Last month, we reviewed the dangers of heat stroke and heat exhaustion and how to avoid them. This month, we want to review other summer health issues you need to know about.
Below are six of the summer health issues the medical professionals at California Urgent Care Center think you should handle with care.
As days become sunnier and everyone begins to spend more time outside, sunburns become more frequent. However, sunburns do more than leave painful skin injuries. Sunburns can also increase your chances of developing skin cancer. To help mitigate the risks of increased sun exposure, use a high SPF sunscreen, wear hats or long-sleeved garments, find shade and avoid being out in the midday sun.
Extra tip: Use shades that block 100 percent of UV light to protect your eyesight as well.
One of the most popular ways to cool off in the summer is to go swimming. But over 4,000 people drown each year in the US, according to the CDC. This means it is important to take steps to protect yourself and others when you go out swimming.
- Swim in areas where lifeguards are present.
- Avoid running near the edge of pools.
- Supervise children when playing near water.
- Wear life jackets if you are an inexperienced swimmer.
- Avoid drinking and swimming.
In the summer, we all like going outside and enjoying the pleasant weather. Whether you do so by having a picnic or grilling, you need to be aware of food safety. Any food left unrefrigerated at room temperature for two hours needs to be thrown out. Any food left out in 90+ degree weather for an hour may be spoilt as well, so toss it. Meats and dairy can also go bad real fast. Remember to bring a cooler with ice for perishables and drinks to avoid food poisoning.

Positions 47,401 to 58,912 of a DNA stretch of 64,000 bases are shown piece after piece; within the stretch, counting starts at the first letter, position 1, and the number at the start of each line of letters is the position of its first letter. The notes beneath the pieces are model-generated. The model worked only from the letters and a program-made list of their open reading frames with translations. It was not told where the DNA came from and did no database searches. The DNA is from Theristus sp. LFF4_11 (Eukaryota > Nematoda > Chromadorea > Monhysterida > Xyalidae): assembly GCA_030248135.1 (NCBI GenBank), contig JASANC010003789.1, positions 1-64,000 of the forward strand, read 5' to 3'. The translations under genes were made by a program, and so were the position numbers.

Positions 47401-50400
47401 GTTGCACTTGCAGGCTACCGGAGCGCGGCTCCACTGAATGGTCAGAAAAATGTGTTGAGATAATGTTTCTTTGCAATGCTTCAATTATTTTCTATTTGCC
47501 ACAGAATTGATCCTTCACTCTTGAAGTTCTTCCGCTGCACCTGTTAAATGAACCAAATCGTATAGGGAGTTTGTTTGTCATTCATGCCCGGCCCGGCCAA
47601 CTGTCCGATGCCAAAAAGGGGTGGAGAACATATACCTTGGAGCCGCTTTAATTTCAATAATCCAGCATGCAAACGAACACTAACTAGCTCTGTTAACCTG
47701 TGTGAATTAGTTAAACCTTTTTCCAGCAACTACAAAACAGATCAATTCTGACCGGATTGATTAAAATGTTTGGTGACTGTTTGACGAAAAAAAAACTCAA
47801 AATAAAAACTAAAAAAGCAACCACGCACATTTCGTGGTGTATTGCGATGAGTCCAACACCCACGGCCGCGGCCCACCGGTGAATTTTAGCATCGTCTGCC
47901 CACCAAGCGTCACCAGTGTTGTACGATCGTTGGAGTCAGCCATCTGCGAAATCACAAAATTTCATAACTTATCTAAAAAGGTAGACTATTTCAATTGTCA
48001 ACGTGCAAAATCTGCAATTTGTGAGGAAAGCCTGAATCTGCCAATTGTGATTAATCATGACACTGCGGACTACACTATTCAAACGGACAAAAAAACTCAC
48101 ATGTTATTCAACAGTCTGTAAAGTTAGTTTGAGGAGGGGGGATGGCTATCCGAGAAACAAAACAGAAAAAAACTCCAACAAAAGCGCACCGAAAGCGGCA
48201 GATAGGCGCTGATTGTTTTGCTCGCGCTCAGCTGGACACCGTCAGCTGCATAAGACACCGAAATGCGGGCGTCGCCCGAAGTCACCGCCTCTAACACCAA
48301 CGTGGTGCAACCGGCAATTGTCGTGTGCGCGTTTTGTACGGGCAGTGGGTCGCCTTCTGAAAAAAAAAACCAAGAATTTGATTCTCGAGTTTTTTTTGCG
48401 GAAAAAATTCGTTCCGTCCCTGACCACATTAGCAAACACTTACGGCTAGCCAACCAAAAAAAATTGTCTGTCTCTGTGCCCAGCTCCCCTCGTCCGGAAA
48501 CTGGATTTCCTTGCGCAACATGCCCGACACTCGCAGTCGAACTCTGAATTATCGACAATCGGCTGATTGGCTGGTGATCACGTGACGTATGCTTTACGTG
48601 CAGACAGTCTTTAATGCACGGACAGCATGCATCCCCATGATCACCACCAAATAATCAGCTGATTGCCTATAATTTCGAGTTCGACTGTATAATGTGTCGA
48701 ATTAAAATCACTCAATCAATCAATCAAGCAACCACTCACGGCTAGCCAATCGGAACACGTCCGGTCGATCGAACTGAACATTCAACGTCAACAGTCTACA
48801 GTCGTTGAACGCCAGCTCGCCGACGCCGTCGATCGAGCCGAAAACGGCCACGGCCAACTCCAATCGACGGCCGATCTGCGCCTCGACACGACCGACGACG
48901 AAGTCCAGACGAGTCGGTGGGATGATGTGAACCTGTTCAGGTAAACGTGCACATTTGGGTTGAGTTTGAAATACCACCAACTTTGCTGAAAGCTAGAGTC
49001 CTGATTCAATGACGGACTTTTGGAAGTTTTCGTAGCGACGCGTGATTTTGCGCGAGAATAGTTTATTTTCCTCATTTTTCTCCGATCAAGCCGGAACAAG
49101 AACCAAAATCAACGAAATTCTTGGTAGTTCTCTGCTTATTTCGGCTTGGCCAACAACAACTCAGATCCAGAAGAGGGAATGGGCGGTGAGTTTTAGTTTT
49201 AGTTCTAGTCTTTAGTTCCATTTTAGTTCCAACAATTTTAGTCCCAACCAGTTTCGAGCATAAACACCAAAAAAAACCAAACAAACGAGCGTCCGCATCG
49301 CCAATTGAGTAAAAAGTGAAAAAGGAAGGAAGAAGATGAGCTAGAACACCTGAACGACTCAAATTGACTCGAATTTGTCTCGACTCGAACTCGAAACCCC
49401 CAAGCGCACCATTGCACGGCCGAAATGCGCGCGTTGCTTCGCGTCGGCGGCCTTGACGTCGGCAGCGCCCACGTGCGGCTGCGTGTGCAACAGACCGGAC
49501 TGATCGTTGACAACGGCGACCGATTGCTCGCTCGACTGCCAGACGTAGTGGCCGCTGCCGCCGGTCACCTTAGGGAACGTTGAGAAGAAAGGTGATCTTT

Summer is also when bugs are most active. And though a bug bite can seem like just an itchy annoyance, it can also transmit infectious diseases such as Lyme disease and West Nile virus. To avoid bug bites and the diseases that go with them, wear long-sleeved shirts and pants when in bug-infested areas such as parks and hiking trails. To avoid ticks, stay on the marked path and do not walk through tall grass. Wear bug repellant and treat your camping gear with repellant. If you have been in a particularly buggy area, check yourself, children and pets for ticks. You may also wish to bathe within two hours after returning from the great outdoors. Wash your clothes in hot water and dry them on the high heat setting.
For many people, allergies are something they only think about in the spring, but allergies are a year-round concern. In the summer, plants are still reproducing, which means there is still a lot of pollen in the air. This can set off fits of itching, watery eyes and runny noses. Avoid the symptoms of allergies by keeping your home clean and pollen-free. Vacuum regularly, change your home air filters and use a damp cloth to remove pollen from the hair and skin of family members who have been outside.
For some, summertime is more than just a chance to travel, it is also a time of fresh opportunities and experiences. Romance is often at the top of that list of experiences, but it is important to remember that you can contract a sexually transmitted disease (STD) if you choose not to use protection. STD infections reached an all-time high for the sixth year in a row in 2019. This is why it is important to use protection and get tested before engaging in sexual activity.